Has this situation ever happened to you? On the agenda for the Board of Directors meeting is the approval of a newly proposed contract with Hack and Whack Landscapers. Of the five member Board of directors, one director is the owner of Hack and Whack Landscapers, another director is delinquent in the payment of their assessments, and two other director are absent from the meeting. The bylaws specify that three directors are required to make a quorum. Is a quorum present to vote on the matter? Is the owner of Hack and Whack Landscapers disqualified from being counted towards the quorum? Is the delinquent director disqualified from being counted towards the quorum?

Although the owner of Hack and Whack Landscapers would be considered an “interested director,” he or she may still be counted towards quorum. However, this director must refrain from voting on approval of the contract. Furthermore, in order for a contract with a director to be valid, (1) the material facts of the contract and of the director’s interest in the company must be fully disclosed to the Board and (2) the contract must be just and reasonable to the association.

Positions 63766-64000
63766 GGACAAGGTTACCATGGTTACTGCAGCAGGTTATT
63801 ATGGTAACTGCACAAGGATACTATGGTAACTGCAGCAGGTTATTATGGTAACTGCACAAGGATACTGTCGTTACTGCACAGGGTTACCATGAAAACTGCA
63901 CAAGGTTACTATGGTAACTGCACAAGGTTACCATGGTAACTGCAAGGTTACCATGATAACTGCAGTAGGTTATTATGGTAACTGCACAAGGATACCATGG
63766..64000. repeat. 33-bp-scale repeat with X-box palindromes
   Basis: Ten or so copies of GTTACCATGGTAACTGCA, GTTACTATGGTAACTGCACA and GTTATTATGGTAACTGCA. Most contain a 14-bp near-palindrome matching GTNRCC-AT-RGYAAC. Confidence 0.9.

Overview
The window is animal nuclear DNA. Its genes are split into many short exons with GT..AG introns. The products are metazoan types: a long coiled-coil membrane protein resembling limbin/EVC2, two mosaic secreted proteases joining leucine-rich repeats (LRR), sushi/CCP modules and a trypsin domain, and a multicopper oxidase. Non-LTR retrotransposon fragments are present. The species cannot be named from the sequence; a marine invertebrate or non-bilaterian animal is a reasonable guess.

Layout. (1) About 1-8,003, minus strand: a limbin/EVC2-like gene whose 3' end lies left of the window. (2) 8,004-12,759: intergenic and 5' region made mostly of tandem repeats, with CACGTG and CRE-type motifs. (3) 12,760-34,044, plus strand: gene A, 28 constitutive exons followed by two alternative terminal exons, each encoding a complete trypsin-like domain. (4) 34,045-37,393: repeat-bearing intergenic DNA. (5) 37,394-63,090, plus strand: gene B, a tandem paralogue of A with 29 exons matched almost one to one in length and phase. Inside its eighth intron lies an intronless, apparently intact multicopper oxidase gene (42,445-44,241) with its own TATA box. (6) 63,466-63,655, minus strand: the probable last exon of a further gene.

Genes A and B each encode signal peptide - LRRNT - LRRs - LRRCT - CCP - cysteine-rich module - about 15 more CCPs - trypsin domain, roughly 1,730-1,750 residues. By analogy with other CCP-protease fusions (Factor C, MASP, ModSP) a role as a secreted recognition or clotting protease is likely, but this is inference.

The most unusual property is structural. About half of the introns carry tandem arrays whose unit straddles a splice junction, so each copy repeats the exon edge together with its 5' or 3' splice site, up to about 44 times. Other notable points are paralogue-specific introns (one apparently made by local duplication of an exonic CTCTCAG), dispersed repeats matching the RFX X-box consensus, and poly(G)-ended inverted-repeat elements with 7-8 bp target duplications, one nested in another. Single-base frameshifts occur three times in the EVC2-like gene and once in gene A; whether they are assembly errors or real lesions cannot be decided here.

An association’s governing documents (typically the bylaws) usually require that persons to be elected to the Board must be members of the association in good standing, which means that they cannot be delinquent in payment of assessments at the time of their election. However, once on the Board, a delinquent Board member may be able to still serve and vote on association matters unless the association’s governing documents specify that a Board member may be removed for failing to maintain good standing status. Also, keep in mind that that, just as with other association members, the delinquent Board member may be entitled to a hearing before a finding is made that he or she is not in good standing.

Therefore, while the owner of Hack and Whack Landscapers would be able to be counted towards the quorum, he or she must refrain from voting on the contract. With regard to the delinquent Board member, a review of the association’s governing documents should be performed to determine their right to sit on the Board and vote. We encourage you to contact Angius & Terry if you face these or similar issues with regard to Board members at your association.

Richard V. DeGruccio, Esq.

Richard V. DeGruccio, Esq.